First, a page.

For most teachers and students, testing remains the educational equivalent of a root canal. It's endured, and then recalled with relief. It's not something deeply integrated with teaching that reinforces long-term educational goals like developing students' ability to engage in thoughtful, reasoned argumentation.
The opt-out movement was a warning sign, the first rumble of a sentiment that has spread, just like the teacher protests of the past year. If policymakers want to preserve the long-term health of our testing ecosystem—and help teachers feel invested in, rather than victimized by it—the time to act is now.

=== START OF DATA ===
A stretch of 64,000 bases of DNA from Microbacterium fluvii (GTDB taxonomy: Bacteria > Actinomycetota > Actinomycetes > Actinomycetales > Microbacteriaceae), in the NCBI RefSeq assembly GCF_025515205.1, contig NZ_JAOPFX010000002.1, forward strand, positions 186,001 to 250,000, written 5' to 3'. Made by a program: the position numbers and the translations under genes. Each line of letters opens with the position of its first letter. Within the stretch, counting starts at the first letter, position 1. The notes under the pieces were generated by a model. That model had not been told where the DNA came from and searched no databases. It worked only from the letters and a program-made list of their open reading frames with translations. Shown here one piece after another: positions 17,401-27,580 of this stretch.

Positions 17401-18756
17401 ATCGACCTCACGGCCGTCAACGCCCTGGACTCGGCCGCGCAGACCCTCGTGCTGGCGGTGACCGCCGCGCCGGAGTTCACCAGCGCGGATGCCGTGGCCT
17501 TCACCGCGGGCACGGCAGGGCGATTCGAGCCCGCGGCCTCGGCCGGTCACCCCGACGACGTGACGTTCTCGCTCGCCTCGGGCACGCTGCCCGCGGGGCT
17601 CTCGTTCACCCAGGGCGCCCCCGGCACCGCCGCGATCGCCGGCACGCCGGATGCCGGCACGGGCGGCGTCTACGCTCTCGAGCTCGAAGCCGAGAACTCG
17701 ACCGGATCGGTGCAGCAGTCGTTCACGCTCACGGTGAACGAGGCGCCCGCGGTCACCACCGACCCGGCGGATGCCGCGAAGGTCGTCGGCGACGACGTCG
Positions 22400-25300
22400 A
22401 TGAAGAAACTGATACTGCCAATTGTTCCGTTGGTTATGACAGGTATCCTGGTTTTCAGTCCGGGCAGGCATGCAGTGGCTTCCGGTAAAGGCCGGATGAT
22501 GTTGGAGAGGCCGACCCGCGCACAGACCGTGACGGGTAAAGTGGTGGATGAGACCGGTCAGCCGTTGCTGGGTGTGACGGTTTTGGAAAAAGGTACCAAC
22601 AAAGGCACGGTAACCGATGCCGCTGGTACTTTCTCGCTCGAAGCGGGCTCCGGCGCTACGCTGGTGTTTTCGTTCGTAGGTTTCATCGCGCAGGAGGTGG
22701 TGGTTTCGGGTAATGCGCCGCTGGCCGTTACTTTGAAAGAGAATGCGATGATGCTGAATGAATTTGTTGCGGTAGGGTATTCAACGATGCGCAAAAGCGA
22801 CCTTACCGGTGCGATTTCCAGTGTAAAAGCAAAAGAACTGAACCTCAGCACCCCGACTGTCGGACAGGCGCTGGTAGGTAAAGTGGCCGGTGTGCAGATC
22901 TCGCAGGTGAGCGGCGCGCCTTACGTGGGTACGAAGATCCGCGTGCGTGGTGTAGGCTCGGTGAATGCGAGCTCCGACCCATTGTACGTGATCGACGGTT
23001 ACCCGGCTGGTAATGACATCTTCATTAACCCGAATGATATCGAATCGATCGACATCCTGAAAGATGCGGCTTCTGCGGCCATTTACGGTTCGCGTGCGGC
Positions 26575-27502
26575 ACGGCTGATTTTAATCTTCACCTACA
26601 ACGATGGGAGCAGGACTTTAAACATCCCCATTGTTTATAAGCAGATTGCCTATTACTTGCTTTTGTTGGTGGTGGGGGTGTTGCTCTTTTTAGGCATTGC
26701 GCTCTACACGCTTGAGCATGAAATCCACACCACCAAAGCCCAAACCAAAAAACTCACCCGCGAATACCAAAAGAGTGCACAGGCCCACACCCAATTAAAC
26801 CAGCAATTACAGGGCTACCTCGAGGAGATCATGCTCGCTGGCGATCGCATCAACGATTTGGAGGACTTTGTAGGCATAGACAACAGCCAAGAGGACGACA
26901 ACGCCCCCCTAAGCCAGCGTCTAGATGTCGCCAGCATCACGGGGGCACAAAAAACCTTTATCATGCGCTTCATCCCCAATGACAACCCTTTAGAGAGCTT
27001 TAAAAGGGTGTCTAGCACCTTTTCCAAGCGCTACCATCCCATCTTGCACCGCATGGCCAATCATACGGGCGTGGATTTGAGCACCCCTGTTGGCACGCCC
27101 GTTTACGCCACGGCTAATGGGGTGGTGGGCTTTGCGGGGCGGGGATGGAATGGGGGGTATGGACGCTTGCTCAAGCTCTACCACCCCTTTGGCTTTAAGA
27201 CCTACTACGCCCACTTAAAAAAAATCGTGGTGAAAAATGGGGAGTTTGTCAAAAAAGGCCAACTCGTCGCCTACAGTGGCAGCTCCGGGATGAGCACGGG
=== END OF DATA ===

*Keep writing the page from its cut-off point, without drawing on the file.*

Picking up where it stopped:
The main questions on the table: Should we rethink the annual testing of every student? Could such a revision be balanced against the clear need to maintain a focus on those students who have been least well-served by K-12 education?
For now, annual testing isn't going anywhere; it's enshrined in federal law. But if the politics of the last two years prove anything, it's that longstanding policies, even those long thought inviolable, can be rewritten.